Simple home of genius architect
Shanghai Daily news
Prolific Hungarian architect Ladislaus Hudec designed a multitude of
impressive hotels, banks, cinemas, churches and hospitals in Shanghai in the
early part of the 20th century. But he also managed to find the time to design
one building that was reserved for his own use.
Imagine the structure a
genius architect might design for himself as his signature office and residence.
Would it be as grand as the Park Hotel on Nanjing Road, as chic as the Green
House on Tongren Road or would it be in the Renaissance style of tycoon Liu
Jisheng's mansion on Julu Road? It must have been really hard for Hudec to
crystallize his various styles into the design of just one building where he
intended to work, to meet with clients and devise and revise blueprints.
one-story house he finally built still stands tranquilly on the lawn of the
Shanghai Theater Academy on Huashan Road. Handsome students in the acting
classes are on out the lawn practicing slapping each other's faces again and
The house is not grand or chic at all and certainly has no
Renaissance-style traces. It looks simple, modern, comfortable and quite
The house has seven rooms, a toilet and a spacious loft. One of
the rooms has a fireplace with exquisite wooden decorations which is perhaps
where Hudec met with clients. Period leather sofas grace this slightly luxurious
room but the items of furniture are not original - they are antiques from other
old houses owned by the academy.
Another room with a much shabbier fireplace
might have been a bedroom used by one of Hudec's assistants. The house became a
warehouse for the academy after 1956 but last year it was renovated with the
addition of a glass house built near the entrance.
Two teachers at the
academy, Fan Hesheng and Yu Zhong, devoted the whole of last summer to
preserving and restoring Hudec's old house.
"There were rusted copper handles
that had been thrown away by workers and some of them had even been used as
props," says Yu. "I collected them and cleaned them and they turned out to be
stunningly beautiful. I also found a crystal handle with delicate copper
fittings and I put it back where it once belonged."
"It's a pity that the
gypsum ceiling and its patterns were all painted white during the renovation,"
says Yu. "It used to have beautiful colors. The grapes were purple and hued with
Two original wooden closets are still functional and
their patterns coincide with those on the ceiling. Hudec must have been a man
who paid attention to the smallest detail.
"There used to be a large movable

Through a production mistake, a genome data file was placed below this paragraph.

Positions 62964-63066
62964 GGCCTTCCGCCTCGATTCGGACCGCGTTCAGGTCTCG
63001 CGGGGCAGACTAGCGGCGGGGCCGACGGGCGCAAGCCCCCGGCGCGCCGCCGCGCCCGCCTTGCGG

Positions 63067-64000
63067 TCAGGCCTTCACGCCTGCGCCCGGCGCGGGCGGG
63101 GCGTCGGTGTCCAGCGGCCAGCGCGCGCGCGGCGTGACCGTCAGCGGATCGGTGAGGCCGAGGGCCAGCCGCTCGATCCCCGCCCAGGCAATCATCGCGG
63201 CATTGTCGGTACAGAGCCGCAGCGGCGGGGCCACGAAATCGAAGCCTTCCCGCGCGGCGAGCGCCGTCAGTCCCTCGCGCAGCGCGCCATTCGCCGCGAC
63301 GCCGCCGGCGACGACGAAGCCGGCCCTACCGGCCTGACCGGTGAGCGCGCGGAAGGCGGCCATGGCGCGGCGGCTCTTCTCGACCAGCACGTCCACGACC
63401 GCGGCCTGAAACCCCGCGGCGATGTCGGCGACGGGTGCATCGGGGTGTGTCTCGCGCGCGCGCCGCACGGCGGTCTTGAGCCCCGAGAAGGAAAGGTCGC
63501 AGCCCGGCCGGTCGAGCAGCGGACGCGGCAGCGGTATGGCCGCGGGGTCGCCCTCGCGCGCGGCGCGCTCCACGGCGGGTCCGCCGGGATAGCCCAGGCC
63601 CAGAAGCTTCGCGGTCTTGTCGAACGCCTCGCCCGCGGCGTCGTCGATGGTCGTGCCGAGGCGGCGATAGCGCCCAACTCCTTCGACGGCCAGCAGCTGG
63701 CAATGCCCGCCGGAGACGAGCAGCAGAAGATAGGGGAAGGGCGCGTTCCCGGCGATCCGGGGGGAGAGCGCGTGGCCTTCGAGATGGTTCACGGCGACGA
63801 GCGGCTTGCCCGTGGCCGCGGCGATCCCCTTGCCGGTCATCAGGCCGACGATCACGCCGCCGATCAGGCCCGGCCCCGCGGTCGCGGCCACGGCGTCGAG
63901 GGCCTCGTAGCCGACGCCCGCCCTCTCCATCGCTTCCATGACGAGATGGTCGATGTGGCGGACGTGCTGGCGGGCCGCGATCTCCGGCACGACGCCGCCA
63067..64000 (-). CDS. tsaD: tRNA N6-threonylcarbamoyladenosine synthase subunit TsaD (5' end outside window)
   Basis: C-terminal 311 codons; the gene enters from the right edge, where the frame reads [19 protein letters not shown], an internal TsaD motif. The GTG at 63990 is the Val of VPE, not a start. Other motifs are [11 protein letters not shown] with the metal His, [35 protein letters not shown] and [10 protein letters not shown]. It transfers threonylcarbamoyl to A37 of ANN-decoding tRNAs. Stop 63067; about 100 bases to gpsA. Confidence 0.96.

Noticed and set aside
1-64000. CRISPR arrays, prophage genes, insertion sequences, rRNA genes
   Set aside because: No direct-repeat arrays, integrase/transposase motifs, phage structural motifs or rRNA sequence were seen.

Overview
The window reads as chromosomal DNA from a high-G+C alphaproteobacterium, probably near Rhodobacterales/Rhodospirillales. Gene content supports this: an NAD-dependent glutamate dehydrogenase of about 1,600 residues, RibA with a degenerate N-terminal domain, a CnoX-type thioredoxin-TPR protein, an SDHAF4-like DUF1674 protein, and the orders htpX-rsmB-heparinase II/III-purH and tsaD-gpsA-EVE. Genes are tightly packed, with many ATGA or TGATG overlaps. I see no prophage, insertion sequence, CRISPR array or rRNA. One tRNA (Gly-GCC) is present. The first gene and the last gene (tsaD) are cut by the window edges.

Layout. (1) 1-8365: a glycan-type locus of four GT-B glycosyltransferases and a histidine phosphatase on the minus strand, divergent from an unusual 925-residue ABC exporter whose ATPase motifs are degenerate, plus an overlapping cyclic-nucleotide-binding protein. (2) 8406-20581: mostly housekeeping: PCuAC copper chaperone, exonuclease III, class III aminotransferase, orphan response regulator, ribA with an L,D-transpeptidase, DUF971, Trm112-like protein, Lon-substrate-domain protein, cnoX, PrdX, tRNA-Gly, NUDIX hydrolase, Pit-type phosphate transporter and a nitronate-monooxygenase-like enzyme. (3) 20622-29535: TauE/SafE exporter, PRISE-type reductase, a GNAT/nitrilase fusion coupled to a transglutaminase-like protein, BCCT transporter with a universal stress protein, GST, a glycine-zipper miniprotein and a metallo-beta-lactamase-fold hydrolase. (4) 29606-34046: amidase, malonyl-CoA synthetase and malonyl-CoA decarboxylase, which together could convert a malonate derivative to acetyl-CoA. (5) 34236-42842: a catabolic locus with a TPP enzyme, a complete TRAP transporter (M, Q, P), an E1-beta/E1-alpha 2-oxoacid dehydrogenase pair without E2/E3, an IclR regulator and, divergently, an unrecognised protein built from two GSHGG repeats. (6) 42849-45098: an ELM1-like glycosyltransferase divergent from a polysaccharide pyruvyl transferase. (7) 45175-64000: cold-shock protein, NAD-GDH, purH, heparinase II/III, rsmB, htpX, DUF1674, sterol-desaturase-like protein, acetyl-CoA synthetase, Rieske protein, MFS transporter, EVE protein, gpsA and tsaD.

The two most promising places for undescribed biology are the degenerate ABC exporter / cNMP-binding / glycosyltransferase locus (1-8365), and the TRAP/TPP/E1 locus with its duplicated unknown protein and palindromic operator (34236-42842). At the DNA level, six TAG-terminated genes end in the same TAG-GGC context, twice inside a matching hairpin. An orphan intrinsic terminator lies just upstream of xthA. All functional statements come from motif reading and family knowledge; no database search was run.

wooden board which was used to lift large blueprints to the loft," says
Fan loves the building so much that he scolds staff members who have
switched the lighting in one of the rooms from a gentle yellow to a pale
Born in Czechoslovakia in 1893, Hudec graduated in 1914 from the Royal
University in Budapest. In 1916 he was elected to the Royal Institute of
Hungarian Architects. However, World War I was raging and also in 1916, Hudec
was taken prisoner by the Russians and sent to Khabarovsk in Siberia.
he managed to escape and make his way to Shanghai where he joined the firm of
R.A. Curry, an American architect. While there he designed the American Club,
the McTyeire School, the International Savings Society's head office and several
In 1925 he opened his own office and his amazing prolific career
His works include: the Country Hospital, the Paulun Hospital, the
Margaret Williamson Hospital, the Moore Memorial Church, the German Church, the
Engineering Building at Shanghai Jiao Tong University, the 22-storey Park Hotel
on Nanjing Road (then the tallest building in Shanghai), the Grand Cinema, the
Shanghai Leather Factory, the Union Brewery, the China Baptist Publication
Society building and the Christian Literature Society building.
designed many private homes and buildings, including Hubertus Court apartments
which he owned. Hudec left Shanghai in 1947, lived in Switzerland for a couple
of years and spent his later years in California where he died in
"Hudec's innovative and elegant style added a real flair to Shanghai's
architecture," says Liu Gang, an architectural expert at Tongji University. "His
works such as the Green House on Tongren Road and the Grand Cinema could have
competed with the most trendy buildings in the world of the time. During that
era Shanghai was under the influence of the Modern Architecture Movement,
gradually switching from neo-classical to modern. At that time no other city in
East Asia had so many modern and trendy buildings.
"However, this building,
his office, is not his best modern-style architectural work."
Well, maybe it
is not the best example of Hudec's work but it was the nest where some of the
city's greatest architectural gems were hatched.